Novels by Steinbeck
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Throughout his illustrious career, John Steinbeck produced a number of novel, novellas, and short stories that are critical to American literary history. Some stories were reflective of what he experienced or witnessed in his own life; others were fictional accounts that merely reflected growing societal trends. No matter what their story, though, Steinbeck’s novels always presented rich characters, well-defined settings, and complex themes to help convey his overall messages.
Steinbeck is arguably most famous for is so-called “Dust Bowl Trilogy”: three novels that chronicle the experiences of average Americans throughout the trying times of the 1930s in Middle America. The first, entitled In Dubious Battle, was published in 1936 and tells the story of fruit pickers that go on strike in California. The labor uprising works in conjunction with a mysterious group called “the party”; though the identity of this group is never formally explained, literary scholars believe it to be an allusion to the Communist Party, a very credible threat in Steinbeck’s time.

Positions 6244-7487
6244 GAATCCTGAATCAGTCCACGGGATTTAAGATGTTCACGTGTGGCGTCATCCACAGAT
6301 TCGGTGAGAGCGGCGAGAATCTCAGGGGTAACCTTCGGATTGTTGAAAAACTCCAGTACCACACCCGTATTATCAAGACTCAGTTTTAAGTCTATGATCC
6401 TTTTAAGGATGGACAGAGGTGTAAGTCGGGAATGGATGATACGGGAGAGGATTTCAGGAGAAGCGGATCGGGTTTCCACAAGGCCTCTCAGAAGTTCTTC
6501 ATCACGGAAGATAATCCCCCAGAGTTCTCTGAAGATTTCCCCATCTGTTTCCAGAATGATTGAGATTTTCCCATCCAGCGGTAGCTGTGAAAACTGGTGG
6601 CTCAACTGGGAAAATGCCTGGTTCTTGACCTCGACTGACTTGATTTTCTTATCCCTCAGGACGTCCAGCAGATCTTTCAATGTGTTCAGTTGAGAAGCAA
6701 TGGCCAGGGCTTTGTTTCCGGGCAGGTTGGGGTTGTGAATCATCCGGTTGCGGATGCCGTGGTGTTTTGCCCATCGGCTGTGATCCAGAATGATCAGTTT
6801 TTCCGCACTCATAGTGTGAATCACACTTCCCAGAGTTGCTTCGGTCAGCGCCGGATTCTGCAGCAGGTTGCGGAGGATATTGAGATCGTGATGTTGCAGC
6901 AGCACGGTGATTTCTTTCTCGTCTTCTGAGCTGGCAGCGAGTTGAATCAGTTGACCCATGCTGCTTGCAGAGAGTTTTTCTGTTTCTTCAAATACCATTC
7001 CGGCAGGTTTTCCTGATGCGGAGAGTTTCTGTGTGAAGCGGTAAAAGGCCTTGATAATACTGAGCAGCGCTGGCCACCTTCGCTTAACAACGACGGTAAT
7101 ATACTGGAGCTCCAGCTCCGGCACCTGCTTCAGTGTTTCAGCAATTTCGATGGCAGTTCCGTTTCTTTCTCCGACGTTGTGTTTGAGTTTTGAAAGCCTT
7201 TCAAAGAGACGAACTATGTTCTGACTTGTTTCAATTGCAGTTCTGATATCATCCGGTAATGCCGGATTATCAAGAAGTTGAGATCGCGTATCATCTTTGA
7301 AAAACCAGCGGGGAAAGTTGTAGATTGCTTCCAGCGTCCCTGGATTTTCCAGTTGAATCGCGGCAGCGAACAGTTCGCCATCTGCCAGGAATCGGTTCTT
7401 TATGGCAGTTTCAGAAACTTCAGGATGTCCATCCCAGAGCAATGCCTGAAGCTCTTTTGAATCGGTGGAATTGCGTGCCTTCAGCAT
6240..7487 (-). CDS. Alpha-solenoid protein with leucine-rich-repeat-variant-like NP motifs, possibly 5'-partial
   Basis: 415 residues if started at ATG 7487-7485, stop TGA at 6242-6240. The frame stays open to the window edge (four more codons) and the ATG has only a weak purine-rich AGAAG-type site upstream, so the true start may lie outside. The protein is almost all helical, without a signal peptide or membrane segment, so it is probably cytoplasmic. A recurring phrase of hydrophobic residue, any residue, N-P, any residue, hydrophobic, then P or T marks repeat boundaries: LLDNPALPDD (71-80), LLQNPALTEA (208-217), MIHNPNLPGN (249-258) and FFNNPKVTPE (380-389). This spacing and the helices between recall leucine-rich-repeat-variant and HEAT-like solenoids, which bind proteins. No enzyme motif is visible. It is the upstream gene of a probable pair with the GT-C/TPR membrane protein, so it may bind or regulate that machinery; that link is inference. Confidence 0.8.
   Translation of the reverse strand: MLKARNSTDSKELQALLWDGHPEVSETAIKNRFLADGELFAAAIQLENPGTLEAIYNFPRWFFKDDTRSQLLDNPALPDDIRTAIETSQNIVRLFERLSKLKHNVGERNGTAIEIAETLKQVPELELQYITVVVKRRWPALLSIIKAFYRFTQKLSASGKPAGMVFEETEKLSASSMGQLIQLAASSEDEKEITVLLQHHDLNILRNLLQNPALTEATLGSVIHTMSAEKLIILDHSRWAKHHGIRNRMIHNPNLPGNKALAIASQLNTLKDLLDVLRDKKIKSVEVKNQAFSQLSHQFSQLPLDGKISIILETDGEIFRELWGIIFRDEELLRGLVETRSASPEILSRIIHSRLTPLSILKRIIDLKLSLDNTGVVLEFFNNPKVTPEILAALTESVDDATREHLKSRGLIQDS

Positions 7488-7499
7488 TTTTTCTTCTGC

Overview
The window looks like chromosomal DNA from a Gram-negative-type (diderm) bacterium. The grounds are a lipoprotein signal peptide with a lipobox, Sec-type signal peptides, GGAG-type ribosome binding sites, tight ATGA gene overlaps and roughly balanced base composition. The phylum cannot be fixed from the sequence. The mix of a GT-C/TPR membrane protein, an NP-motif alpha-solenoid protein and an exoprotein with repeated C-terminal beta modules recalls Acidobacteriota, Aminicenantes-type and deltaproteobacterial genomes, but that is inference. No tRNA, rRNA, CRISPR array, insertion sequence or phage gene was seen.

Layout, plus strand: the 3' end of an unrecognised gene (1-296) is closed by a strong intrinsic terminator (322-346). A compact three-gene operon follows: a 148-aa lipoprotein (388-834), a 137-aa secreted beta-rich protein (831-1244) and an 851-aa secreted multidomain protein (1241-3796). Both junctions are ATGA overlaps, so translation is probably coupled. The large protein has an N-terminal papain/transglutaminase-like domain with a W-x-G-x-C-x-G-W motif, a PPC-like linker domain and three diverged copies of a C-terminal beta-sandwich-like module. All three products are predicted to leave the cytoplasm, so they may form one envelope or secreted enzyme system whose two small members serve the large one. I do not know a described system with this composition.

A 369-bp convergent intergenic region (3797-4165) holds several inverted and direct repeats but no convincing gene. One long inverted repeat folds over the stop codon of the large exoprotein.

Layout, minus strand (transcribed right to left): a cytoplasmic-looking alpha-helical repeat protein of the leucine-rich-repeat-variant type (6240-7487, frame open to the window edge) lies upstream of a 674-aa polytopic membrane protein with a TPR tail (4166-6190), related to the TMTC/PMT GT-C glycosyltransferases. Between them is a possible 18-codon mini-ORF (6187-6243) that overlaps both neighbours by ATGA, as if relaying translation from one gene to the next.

The latter two books of the trilogy are arguably the more famous: Of Mice and Men and The Grapes of Wrath. The former, written as a play, is about two migrant ranch workers; it demonstrates the complexities that existed in American society during the Great Depression, and included issues of racism, loneliness, and prejudice against those with mental illnesses. The latter of these is arguably the most famous of Steinbeck’s works. This novel provides insight into the lives of sharecroppers during the Great Depression and the unique challenges they faced. It was immensely popular with the working class, as so many of his novels are, because it gives a voice to individuals that might have otherwise gone unheard.